Both the DSM-IV-TR and the International Classification of Diseases (ICD-10) describe bipolar disorder as the experience of one or more manic (or hypomanic) episodes and also one or more major depressive episodes[19, 21]. The health state categories selected were based on this description. They were “manic”, “depressive”, and “residual”. A manic state involves elevated, expansive, or irritable mood. A depressive state involves depressed mood or loss of interest in daily activities. A residual state involves depressive or manic symptoms, which are below the threshold for a manic or depressive episode. A 20-year prospective study of bipolar I and II disorders showed that there were significant variations in levels of functioning depending on which health state the person was experiencing. Functioning was found to be equally poor during manic and depressive states except for a few instances when depression led to more disability. In comparison, functioning significantly improved when participants were less symptomatic (in a residual state), although functioning in this state was still significantly less than in controls.
Epidemiological data on health states
Two separate systematic literature reviews were conducted to search for available epidemiological data on these health states for schizophrenia and bipolar disorder. For each review, the methodology used was in line with that proposed by the Meta-analysis Of Observational Studies in Epidemiology (MOOSE) Group.
For schizophrenia, relevant papers were accessed from an existing database of a systematic review of the prevalence of schizophrenia covering studies published between 1965 and 2002. Studies included in the analysis were those that reported the overall proportion of individuals with schizophrenia experiencing acute and residual states or provided sufficient data to calculate the necessary proportions.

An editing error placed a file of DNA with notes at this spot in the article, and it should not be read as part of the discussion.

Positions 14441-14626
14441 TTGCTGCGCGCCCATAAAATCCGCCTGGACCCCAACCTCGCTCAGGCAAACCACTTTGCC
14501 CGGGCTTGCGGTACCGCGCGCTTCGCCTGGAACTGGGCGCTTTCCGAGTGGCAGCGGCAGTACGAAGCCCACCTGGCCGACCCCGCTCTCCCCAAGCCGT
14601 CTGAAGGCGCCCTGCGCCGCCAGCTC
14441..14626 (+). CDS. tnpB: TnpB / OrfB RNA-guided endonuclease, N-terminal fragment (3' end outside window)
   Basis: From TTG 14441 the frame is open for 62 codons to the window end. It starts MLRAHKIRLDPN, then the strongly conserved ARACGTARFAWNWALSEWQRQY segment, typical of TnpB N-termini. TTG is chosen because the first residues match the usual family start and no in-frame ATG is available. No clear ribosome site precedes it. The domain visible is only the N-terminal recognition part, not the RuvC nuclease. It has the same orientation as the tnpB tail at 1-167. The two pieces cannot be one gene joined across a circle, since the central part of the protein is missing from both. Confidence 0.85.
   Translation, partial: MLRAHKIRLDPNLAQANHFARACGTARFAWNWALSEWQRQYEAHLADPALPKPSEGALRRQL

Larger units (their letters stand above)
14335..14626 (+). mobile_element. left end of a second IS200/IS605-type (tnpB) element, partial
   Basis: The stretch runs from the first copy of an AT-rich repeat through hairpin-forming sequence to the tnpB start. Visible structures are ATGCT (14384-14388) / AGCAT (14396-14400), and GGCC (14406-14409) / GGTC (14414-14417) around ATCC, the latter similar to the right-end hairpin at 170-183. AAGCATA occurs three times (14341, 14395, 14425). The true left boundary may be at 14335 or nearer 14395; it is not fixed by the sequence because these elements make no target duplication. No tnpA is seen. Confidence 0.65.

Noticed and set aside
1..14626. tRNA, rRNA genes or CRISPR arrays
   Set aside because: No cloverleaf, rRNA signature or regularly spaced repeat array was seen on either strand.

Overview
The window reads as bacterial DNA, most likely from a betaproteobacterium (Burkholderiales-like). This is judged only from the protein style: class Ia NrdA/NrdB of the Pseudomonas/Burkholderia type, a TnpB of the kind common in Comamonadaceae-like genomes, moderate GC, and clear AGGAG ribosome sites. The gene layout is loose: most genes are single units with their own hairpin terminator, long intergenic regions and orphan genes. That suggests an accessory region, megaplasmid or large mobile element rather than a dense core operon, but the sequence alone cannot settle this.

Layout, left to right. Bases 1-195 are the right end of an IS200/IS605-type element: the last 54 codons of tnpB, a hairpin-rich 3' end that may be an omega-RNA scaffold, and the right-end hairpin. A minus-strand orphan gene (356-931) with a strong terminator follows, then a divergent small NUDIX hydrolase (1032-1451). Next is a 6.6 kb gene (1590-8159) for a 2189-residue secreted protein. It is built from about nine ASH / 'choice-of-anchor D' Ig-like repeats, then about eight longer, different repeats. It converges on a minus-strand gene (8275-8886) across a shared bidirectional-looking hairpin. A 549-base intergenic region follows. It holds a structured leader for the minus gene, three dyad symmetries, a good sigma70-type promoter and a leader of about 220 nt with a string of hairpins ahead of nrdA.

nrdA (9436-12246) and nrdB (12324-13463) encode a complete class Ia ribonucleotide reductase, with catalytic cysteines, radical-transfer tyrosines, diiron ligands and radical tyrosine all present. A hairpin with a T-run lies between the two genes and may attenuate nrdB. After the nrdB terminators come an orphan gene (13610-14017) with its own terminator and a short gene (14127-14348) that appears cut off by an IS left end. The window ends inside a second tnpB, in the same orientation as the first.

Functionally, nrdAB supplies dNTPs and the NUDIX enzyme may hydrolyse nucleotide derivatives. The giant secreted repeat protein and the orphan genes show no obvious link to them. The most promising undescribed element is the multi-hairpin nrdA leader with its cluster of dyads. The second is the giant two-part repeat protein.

For bipolar disorder, a systematic literature search was conducted. A series of search strings were developed and used to search electronic databases such as Medline and PsycInfo. The literature search also involved reviewing reference lists and contacting experts in the field to obtain articles not identified through the database search. Studies included in the present analysis were those reporting the overall proportion of individuals with a bipolar disorder experiencing manic, depressive, and residual states or provided sufficient information to calculate the necessary proportions. See Additional file1 for further information on the literature search and methodology.
Extracted data included information pertaining to the study methodology and sample (e.g., study design, sample ascertainment, location, age range) and the overall quality of the study (e.g., methodological quality, sample representativeness). Although current information (one month or less) from the time of survey was the gold standard, studies reporting longer ascertainment periods had to be included to maximize inclusion. A quality index was used to quantify the methodological quality of each study. Quality was rated based on variables describing key areas of the study methodology such as the ascertainment period, the representativeness of the sample, and the method of assessment. See Additional file2 for more information on the quality index. The difference in proportions as a function of the economic status of the country from which the sample was drawn was also investigated. Estimates were categorized according to whether they were from developed, emerging, or developing economies, based on World Bank income categories[25, 26].
MetaXL 1.0, a tool for meta-analysis in Microsoft Excel, was used to pool health state proportions from each study (see:http://www.epigear.com/). A “quality effects model” was chosen over the more conventional fixed or random effects models. This was to explicitly address heterogeneity in pooled proportions. The standard in meta-analysis is to use the random effects model instead of a fixed effects model in the presence of significant heterogeneity. However, the random effects model assumes that the observed heterogeneity is driven by real differences in the distribution, when it is likely that it is also caused by differences in study quality. MetaXL implements a method to address study heterogeneity caused by differences in study quality. This quality effects model used quality scores from the systematic review to weigh studies not only according to sample size but also to study quality[28, 29]. MetaXL ensures that the pooled proportions add up to one.